CX Recovery

Expats arriving in Hong Kong for short-term work assignments or other temporary purposes tend to go through an interesting process if their stay becomes longer than originally intended for whatever reason. Gradually their country of origin becomes “back there” or “over there” and Hong Kong becomes home. What could be more natural when that happens than for Cathay Pacific to become their preferred choice of airline; after all they are Hongkongers now and Cathay is the recognised home carrier.

Persons born here do not need to go through this process of course. They just feel the carrier is closer to themselves culturally. They know how we like our noodles, you might say.

The Covid outbreak starting in early 2020 had a devastating impact on most countries and airlines, as international air travel was severely curtailed. Hong Kong was particularly hard hit: whereas airlines based in large countries such as the United States or even smaller ones like Japan could be bolstered by continuing demand for domestic services, for Hong Kong it is quasi international or nothing as even flights to and from the rest of China are subject to immigration and health controls.

Hong Kong’s Covid control regime was just about the strictest in the world with quarantine on arrival up to 21 days at its height. We were also among the slowest locations to ease up. Whereas many places were largely back to normal by early 2022, Hong Kong only started phasing out the main controls in July and finally dropped its mandatory mask mandate on 1 March 2023.

Different airlines responded differently to the situation according to their own experience, expectations and cultural norms. I have a friend working as a flight attendant for a Japanese airline, for example, who remained on full basic pay throughout the Covid saga but could not claim flight pay because the company had suspended the Hong Kong route. Singapore Airlines, a major competitor which is majority owned by government investment agencies, cut around 4,300 positions.

Cathay took a more pessimistic view. It suspended operations completely on some routes, and even those which were kept open substantially reduced frequency. Ticket prices increased as overheads had to be covered by a smaller number of passengers. But the main impact was on staff: large numbers of pilots and cabin crew were laid off by the airline and others quit because working conditions became less attractive. In October 2020 the company announced the first job cuts including layoffs and voluntary departures. It also closed its Dragonair subsidiary. Altogether about 4000 cabin crew and some 600 pilots were let go. Groupwide and worldwide, Cathay cut some 8,500 jobs of which around 5,300 were Hong Kong-based.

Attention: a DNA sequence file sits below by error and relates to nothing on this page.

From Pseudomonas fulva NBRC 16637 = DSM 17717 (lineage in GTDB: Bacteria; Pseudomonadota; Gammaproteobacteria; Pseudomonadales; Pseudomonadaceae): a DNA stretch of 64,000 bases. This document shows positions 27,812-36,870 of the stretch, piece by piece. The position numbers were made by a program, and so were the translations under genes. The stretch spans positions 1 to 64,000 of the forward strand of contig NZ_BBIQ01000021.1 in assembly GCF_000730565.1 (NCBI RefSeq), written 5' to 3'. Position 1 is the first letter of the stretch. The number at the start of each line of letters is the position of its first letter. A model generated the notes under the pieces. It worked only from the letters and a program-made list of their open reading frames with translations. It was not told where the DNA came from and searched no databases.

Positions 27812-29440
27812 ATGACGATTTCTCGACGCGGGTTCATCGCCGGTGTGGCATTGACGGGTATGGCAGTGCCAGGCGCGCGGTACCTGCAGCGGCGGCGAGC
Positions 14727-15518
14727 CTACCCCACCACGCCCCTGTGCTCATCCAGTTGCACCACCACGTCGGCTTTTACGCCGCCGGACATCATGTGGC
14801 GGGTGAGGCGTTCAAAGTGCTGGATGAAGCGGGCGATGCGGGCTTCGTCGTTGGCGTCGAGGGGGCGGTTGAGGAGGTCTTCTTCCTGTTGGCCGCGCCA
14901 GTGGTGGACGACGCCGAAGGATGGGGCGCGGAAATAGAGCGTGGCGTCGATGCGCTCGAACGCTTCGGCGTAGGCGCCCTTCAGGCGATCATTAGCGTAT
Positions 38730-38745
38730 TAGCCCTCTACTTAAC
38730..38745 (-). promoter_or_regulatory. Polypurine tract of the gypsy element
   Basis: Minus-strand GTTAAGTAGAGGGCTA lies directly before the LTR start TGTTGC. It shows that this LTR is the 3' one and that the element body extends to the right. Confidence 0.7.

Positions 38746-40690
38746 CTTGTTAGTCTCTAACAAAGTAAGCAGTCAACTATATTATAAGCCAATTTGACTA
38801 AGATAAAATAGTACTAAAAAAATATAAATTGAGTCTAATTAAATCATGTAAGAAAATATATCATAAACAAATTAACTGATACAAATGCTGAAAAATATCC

As the world largely returned to normal and air travel opened up again, demand for qualified personnel rose. Because Hong Kong maintained controls for longer than other places, its recovery efforts were also delayed and other airlines had a head start over Cathay in recruitment.

There was also an impact on the morale of those staff that did remain, and a well-publicised discipline case where crew were heard mocking the English language proficiency of some customers. The individuals were fired.

The CEO of Cathay. Ronald Lam Siu-por, was appointed in 2023 to lead the rebuilding of the airline. I sat close to him at a recent lunch where he made a speech on the progress of recovery operations. Based on what he said in the speech and in casual conversation, I am optimistic Cathay Pacific will be able to restore its worldwide network in terms of routes, frequencies, staff numbers etc on schedule by the first quarter of 2025, and ticket prices will start to come down.

I have a lingering concern about the staff issue but related more to morale than numbers. Having first arrived in 1972 I followed the localisation process described earlier. At first, I thought of England as home, but by 1979 the process of going home began at Heathrow and seeing the sign “CX 252 Hong Kong” at the Cathay check-in counter.

This feeling became even stronger as the years passed, and in the period 2000 – 08 I traveled over one million miles on Cathay in my capacity as first Director-General of Investment Promotion. A normal week in North America or Europe would begin with a flight to the first city at the weekend, with a full day programme there followed by a flight to the next city. Each day would be a series of company visits plus a speech to a business organisation and a press interview, then an evening flight to the next city. All with the objective of explaining the advantages of doing business in Hong Kong. By Friday night the team would be absolutely exhausted and more than ready for the return flight on the weekend. Wherever we were in the world, it was such a relief to see the Cathay check-in counter staff, to see the familiar uniform of the flight attendants as we boarded, to hear the captain’s voice on the loudspeaker system. We were with family and almost home.

Recently on personal journeys to nearby destinations in southeast asia and the mainland I have experienced the services of competing airlines. Suffice to say they have substantially upped their game, still short of Cathay at its finest but giving us a run for our money.

Lam is well aware of the need to restore and enhance Cathay’s reputation for quality of service. I also impressed upon him my view that it would be important to restore the sense of family.